How to prepare/augment images for neural network?

I would like to use a neural network for image classification. I'll start with pre-trained CaffeNet and train it for my application.

How should I prepare the input images?

In this case, all the images are of the same object but with variations (think: quality control). They are at somewhat different scales/resolutions/distances/lighting conditions (and in many cases I don't know the scale). Also, in each image there is an area (known) around the object of interest that should be ignored by the network.

I could (for example) crop the center of each image, which is guaranteed to contain a portion of the object of interest and none of the ignored area; but that seems like it would throw away information, and also the results wouldn't be really the same scale (maybe 1.5x variation).

Dataset augmentation

I've heard of creating more training data by random crop/mirror/etc, is there a standard method for this? Any results on how much improvement it produces to classifier accuracy?

The idea with Neural Networks is that they need little pre-processing since the heavy lifting is done by the algorithm which is the one in charge of learning the features.

The winners of the Data Science Bowl 2015 have a great write-up regarding their approach, so most of this answer's content was taken from: Classifying plankton with deep neural networks. I suggest you read it, specially the part about Pre-processing and data augmentation.

- Resize Images

As for different sizes, resolutions or distances you can do the following. You can simply rescale the largest side of each image to a fixed length.

Another option is to use openCV or scipy. and this will resize the image to have 100 cols (width) and 50 rows (height):

resized_image = cv2.resize(image, (100, 50))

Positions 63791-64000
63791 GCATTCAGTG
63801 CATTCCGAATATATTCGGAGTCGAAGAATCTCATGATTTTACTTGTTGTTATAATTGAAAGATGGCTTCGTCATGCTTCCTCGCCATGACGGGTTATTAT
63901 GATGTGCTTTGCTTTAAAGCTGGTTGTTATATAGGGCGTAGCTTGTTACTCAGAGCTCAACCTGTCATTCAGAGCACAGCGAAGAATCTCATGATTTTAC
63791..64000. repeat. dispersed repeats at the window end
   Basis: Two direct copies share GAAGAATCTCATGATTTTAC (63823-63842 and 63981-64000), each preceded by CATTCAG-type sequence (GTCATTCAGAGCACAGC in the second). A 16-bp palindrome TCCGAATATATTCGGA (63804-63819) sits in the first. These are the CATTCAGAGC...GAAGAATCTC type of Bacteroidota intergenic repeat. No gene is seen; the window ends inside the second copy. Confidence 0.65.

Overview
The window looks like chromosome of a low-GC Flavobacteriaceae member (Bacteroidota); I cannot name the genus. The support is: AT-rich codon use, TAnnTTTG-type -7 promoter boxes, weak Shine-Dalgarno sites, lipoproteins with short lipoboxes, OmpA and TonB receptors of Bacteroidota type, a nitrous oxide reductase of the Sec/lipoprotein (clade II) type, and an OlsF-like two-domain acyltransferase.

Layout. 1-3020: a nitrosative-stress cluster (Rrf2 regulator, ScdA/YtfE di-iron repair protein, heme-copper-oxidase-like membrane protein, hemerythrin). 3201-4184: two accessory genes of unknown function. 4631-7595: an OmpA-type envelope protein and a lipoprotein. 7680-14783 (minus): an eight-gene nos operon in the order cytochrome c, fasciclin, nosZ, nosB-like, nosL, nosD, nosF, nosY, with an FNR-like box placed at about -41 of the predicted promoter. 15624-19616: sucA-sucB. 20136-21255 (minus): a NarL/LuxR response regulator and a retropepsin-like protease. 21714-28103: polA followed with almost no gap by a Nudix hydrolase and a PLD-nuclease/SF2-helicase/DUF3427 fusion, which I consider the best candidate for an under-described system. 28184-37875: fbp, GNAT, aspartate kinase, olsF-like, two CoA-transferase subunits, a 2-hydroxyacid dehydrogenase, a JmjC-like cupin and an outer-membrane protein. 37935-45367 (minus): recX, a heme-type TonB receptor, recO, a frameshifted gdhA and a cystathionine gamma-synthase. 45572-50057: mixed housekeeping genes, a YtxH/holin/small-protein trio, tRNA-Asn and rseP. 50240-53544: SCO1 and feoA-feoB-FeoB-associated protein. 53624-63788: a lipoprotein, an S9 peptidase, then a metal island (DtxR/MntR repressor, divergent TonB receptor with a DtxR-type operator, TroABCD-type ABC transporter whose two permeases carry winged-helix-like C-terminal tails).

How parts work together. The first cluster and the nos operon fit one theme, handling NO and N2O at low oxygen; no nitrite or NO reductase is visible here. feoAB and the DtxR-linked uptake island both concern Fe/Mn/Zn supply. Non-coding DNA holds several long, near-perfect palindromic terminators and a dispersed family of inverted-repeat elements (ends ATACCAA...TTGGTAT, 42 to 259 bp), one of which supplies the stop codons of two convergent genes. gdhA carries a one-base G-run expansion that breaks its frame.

Yet another option is to use scipy module, by using:

small = scipy.misc.imresize(image, 0.5)


- Data Augmentation

Data Augmentation always improves performance though the amount depends on the dataset. If you want to augmented the data to artificially increase the size of the dataset you can do the following if the case applies (it wouldn't apply if for example were images of houses or people where if you rotate them 180degrees they would lose all information but not if you flip them like a mirror does):

• rotation: random with angle between 0° and 360° (uniform)
• translation: random with shift between -10 and 10 pixels (uniform)
• rescaling: random with scale factor between 1/1.6 and 1.6 (log-uniform)
• flipping: yes or no (bernoulli)
• shearing: random with angle between -20° and 20° (uniform)
• stretching: random with stretch factor between 1/1.3 and 1.3 (log-uniform)

You can see the results on the Data Science bowl images.

Pre-processed images

augmented versions of the same images

-Other techniques

These will deal with other image properties like lighting and are already related to the main algorithm more like a simple pre-processing step. Check the full list on: UFLDL Tutorial

• Colour is also worth looking at for data augmentation. – David C. Bishop Dec 31 '16 at 7:28
• Can you also share the code for the rotation and shearing etc ?? @wacax – Arsenal Fanatic Apr 4 '17 at 12:34
• You guys can use a package like keras for data augmentation. – Ricardo Cruz Jun 15 '17 at 18:02
• For anyone having problems with importing of the scipy.misc module. You need to import scipy.misc. stackoverflow.com/questions/13581593/… – eleijonmarck Jun 26 '17 at 19:40
• As for image resizing, what method is usually used in state of the art methods, e.g. those used on ImageNet? – HelloGoodbye Apr 29 '18 at 21:56

While wacax's answer is complete and really explanatory, I would like to add a couple of things in case anyone stumbles on this answer.

First of all, most scipy.misc image related functions (imread, imsave, imresize erc) have become deprecated in favor of either imageio or skimage.

Secondly, I would strongly recommend the python library imgaug for any augmentation task. It is really easy to use and has virtually all augmentation techniques you might want to use.